First REM Race On The 2018 Suzuki RM-Z250


Primary use: Motocross
Main Mods: Works Connection Air Fork Pump and Works Connection No Loss Air Adaptor
Moment of Glory: Placing third in my first REM race at Glen Helen Raceway
Forgettable Experience: Getting a flat during my warm-up laps at Milestone MX Park
Hours: 30.3
Aftermath: Two DT1 air filters, two oil changes using Maxima Pro Plus 10w-40, one K&N oil filter change, and lots of bike washes

With more than 20 hours in the saddle of the 2018 Suzuki RM-Z250, I’ve developed a strong impression of the yellow machine. The bike has exceptional cornering ability due to its nimble chassis, which allows me to effortlessly rail a rut, smack a berm, or slide through a sweeping turn. However, I’ve consistently struggled with the KYB air fork every time I ride. I’ve played around with different psi settings in the fork, but the bike still has a tough time absorbing small chop, braking bumps, and high-speed sections. As for the engine, yes, it does feel underpowered compared to other bikes in its class. However, this has forced me to be precise with shifting, clutch work, and roll speed to carry as much momentum as possible through the corner and down the next straight.

Now that I’ve closed in on adequate settings for the bike, I figured what better place to put the RM-Z through a race test than at REM at Glen Helen?

As I headed out for open practice, I had no idea what to expect and I was one of the first guys on the track. Unsure of the layout, I rolled around the first lap to learn the track, and I was quickly swallowed up by several pro-class racers. Now covered in roost, I found my confidence plummeting. I was extremely nervous heading back to the truck after that first practice session.

“Is everyone going to be that fast?” I wondered. Stretching my arms while watching the other classes practice, I knew I had to step it up a notch in my next practice if I wanted any chance of having a good first moto. I put the hammer down and rode near race pace during my next class practice and came across the line in first. Now soaring with confidence, I figured if I got a good start, I might be able to take the win.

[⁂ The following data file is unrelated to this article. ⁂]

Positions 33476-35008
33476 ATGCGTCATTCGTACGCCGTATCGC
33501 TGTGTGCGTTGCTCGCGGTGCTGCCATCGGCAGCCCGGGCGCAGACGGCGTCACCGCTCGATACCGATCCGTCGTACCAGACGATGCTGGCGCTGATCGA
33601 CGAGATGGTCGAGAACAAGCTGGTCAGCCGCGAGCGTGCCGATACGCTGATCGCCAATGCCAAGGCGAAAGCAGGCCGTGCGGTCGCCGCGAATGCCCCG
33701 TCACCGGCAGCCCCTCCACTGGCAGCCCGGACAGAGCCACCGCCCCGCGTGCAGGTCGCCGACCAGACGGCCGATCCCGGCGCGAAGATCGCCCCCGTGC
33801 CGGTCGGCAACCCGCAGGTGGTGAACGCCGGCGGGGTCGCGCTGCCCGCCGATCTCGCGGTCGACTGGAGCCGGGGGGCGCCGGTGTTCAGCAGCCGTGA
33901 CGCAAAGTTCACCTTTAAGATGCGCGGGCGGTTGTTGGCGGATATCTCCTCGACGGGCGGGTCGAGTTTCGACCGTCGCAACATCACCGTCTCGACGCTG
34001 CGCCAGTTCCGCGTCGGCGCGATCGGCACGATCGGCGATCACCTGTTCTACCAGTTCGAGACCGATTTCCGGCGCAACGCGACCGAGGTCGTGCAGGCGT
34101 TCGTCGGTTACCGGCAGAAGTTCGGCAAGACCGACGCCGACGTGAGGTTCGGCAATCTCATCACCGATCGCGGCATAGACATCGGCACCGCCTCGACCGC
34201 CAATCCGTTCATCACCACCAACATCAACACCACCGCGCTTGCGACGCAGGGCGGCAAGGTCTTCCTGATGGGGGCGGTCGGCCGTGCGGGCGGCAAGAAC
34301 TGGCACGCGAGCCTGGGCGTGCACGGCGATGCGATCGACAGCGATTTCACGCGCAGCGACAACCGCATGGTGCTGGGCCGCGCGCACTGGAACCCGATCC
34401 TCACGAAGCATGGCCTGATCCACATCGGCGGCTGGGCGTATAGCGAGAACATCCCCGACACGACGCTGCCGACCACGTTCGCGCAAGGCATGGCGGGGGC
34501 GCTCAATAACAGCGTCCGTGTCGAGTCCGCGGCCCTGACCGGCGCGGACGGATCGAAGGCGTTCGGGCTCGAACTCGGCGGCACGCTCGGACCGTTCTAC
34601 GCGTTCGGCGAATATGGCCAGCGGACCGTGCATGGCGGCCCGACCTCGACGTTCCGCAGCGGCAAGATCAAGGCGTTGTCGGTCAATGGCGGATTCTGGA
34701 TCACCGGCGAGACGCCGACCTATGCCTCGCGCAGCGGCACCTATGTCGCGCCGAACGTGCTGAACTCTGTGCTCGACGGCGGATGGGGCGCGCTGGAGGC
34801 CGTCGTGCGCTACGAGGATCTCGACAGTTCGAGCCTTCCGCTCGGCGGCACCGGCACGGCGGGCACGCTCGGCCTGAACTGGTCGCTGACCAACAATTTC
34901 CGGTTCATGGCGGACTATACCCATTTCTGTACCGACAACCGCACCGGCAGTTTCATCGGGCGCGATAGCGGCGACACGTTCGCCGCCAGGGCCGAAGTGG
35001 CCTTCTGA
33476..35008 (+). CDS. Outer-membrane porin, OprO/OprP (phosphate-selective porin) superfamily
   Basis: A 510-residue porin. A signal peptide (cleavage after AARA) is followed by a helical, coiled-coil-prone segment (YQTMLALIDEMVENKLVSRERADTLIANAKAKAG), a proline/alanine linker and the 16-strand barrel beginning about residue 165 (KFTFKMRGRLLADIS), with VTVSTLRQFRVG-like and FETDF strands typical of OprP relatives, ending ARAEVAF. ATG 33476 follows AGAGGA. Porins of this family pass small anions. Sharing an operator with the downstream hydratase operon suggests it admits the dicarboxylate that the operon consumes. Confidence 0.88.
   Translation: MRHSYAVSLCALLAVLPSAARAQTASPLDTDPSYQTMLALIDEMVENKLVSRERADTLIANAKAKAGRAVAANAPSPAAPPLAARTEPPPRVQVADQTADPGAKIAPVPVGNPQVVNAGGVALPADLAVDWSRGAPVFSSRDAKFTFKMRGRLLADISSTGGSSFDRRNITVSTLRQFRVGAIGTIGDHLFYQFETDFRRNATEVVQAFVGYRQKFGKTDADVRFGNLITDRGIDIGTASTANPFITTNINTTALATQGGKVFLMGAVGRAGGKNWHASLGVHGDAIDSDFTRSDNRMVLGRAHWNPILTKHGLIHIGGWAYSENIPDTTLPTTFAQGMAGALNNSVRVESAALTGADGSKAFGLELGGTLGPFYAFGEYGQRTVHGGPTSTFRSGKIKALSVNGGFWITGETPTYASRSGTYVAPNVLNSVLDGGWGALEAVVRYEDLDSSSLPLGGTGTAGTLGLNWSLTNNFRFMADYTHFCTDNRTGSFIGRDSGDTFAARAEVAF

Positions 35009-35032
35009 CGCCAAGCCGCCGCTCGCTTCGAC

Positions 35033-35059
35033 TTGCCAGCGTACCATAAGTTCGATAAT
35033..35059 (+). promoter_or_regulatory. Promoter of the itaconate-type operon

As my class was called to the gate for moto 1, I rolled up to the start and had no idea what to expect. Sitting on the line with the swept concrete floor beneath me, I clicked the bike into second gear and turned on the bike’s equipped launch control. As the track worker gave the signal, the revs went up, and so did my heart rate. Completely submerged into the unknown, time stood still. The gate dropped and, being conservative with the throttle, I got out clean before grabbing third gear and pinning it down the starting straight. I was pinched off by the rider next to me and came around the first corner in second. As I battled for the lead, I made a mistake in a right-hand turn and fell back to third where I would ultimately finish.

Disappointed that I wasn’t able to run up front with the leaders for the entire first moto, I was sure if I could pull the holeshot in moto 2, I could run away and secure the win. Perhaps a little too anxious for the second moto, when the gate dropped, I grabbed a handful of throttle resulting in a ton of wheelspin and consequently did a huge fishtail off the concrete pad resulting in a dead-last start. However, after putting in a fast first lap, I was able to work my way up to third. The leaders were out of sight by then, so I settled into position and finished the race to take the final step on the podium.